Omowumi Afolabi’s TEACH Initiative is chock-full of lessons, nuggets and the like. For me, it re-emphasizes the reality that one’s past and history -good or bad- can spur one to achieve great things, positive things, impactful things! And so, every experience must be treasured and moulded into a veritable channel of good tidings.
As the fourth of seven children with a Police Officer father and a ‘petty trader’ mother, Omowunmi could not boast of an affluent past. She was the child who sold bread on the streets with her siblings to make ends meet. Despite these challenges, she was able to have an education, perhaps not the sort she wished for, but adequate to job done.
Not one to throw pity parties, Omowumi’s experience made her sensitive to the plight of impecunious pupils in impoverished schools and communities.
As a Youth Corp member in Yobe State, she gave free classes to over 50 children in the community under a tree at the village square and received a State award for community development upon completion of her service year.
In 2008, she founded the TEACH (Transforming Education and Championing Health) Initiative which is designed as an innovative, community-based and integrated school health, school feeding, and public pre-primary & primary education project that specifically addresses the UN SDG 4 and it’s corresponding targets.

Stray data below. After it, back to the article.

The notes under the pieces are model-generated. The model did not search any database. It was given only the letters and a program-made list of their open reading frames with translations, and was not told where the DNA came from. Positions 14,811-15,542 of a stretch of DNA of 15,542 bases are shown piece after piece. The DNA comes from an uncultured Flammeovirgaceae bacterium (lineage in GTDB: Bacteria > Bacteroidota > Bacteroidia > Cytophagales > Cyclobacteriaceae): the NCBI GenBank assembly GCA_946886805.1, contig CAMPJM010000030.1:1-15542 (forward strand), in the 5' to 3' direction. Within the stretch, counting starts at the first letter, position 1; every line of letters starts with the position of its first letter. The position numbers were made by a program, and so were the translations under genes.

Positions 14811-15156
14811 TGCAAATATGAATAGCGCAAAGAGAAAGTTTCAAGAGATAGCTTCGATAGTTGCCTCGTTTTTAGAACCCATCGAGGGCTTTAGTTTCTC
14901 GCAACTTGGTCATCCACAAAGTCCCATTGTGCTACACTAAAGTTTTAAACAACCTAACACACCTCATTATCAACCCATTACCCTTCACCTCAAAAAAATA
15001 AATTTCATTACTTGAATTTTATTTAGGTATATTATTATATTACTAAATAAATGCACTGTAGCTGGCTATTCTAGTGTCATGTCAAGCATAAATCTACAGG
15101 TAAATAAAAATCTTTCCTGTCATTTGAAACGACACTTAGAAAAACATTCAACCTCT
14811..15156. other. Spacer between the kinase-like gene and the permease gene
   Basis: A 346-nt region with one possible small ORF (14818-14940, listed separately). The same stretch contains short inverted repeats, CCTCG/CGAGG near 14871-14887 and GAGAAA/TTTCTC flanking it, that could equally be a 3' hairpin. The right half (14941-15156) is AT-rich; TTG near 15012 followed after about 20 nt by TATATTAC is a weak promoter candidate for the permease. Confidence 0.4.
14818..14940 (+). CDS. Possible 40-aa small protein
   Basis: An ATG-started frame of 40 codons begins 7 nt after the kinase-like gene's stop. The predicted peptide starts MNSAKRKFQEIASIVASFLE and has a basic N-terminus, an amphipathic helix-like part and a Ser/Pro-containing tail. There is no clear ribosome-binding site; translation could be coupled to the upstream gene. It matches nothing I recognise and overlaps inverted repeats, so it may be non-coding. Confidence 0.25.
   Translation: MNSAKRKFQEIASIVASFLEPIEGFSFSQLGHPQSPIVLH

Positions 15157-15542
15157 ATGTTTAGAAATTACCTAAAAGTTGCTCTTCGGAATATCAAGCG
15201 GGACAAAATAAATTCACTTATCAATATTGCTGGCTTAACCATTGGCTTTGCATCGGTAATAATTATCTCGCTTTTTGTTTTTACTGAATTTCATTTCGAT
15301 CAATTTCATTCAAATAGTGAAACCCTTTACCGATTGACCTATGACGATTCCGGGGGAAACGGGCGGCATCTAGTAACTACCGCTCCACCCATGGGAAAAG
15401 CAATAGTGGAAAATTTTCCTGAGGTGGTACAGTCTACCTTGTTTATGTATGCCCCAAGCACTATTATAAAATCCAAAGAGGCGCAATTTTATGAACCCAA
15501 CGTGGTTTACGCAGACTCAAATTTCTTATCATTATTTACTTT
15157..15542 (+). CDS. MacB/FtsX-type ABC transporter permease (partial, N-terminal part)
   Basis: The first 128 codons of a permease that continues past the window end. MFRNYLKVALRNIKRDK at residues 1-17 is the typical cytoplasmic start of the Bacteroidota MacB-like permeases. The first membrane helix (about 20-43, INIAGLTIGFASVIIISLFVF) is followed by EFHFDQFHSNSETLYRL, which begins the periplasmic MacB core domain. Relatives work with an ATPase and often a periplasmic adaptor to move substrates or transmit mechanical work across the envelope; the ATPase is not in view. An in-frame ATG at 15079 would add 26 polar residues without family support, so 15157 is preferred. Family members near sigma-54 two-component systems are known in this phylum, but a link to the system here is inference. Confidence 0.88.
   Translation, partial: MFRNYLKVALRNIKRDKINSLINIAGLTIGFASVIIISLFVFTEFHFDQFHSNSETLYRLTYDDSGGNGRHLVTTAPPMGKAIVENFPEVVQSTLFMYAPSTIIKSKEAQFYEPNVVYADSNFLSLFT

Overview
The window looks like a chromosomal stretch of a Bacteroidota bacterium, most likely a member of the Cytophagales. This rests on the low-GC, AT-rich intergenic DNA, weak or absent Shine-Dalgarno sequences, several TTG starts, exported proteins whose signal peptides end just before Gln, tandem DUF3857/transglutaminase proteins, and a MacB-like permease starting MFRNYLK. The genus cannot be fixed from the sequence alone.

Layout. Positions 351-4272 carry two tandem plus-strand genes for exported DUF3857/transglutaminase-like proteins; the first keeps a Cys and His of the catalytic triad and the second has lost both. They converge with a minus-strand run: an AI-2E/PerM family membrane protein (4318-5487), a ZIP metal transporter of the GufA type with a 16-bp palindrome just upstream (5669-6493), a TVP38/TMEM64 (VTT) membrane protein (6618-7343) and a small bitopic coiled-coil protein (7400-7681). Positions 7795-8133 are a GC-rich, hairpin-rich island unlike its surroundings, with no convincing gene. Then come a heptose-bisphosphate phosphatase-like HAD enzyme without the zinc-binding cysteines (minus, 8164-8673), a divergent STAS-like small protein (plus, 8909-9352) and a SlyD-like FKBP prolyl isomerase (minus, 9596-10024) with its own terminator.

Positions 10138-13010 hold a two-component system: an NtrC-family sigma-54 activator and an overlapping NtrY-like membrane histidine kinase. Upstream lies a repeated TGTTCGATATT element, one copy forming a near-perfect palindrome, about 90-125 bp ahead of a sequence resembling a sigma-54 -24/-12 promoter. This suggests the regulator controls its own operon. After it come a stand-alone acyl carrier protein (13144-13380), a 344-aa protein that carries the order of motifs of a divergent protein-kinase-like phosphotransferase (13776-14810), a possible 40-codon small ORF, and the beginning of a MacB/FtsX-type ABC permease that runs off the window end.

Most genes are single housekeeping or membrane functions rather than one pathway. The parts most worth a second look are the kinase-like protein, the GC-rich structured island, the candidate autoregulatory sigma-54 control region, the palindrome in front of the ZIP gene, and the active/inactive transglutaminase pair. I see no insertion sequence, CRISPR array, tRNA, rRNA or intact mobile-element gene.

T.E.A.C.H believes they can change the world through education, one community at a time.
Their mission statement is: “To improve access to quality pre-primary and primary level education in safe, healthy and conducive learning conditions that maximizes the benefits from educational programmes for as many children as possible.”
TEACH aims to improve the poor quality of education received by many primary school students who are currently insufficiently equipped for successful transition to secondary school.
TEACH has currently adopted four public primary schools in a Satellite town community in Lagos state, Nigeria and they are currently running a #Dress2Learn campaign which is designed to replace torn and worn out uniforms with new ones for children in adopted community schools who could not otherwise afford them.
Dress2Learn hopes to reduced pupil absenteeism, increase pupil participation in school activities, boost self esteem and give the pupils a sense of belonging and school pride.
Their other modus operandi includes tutoring, mentoring, health, school feeding (providing a nutritious meal or snack a day) scholarships (for Orphans and Vulnerable children) and infrastructural upgrades.
I daresay that in another half-decade, TEACH will be a vital part of the success story of many young pupils today. That alone is a lesson in itself; are your projects scalable and sustainable?
What lessons have you learnt? Do share in the comment section below!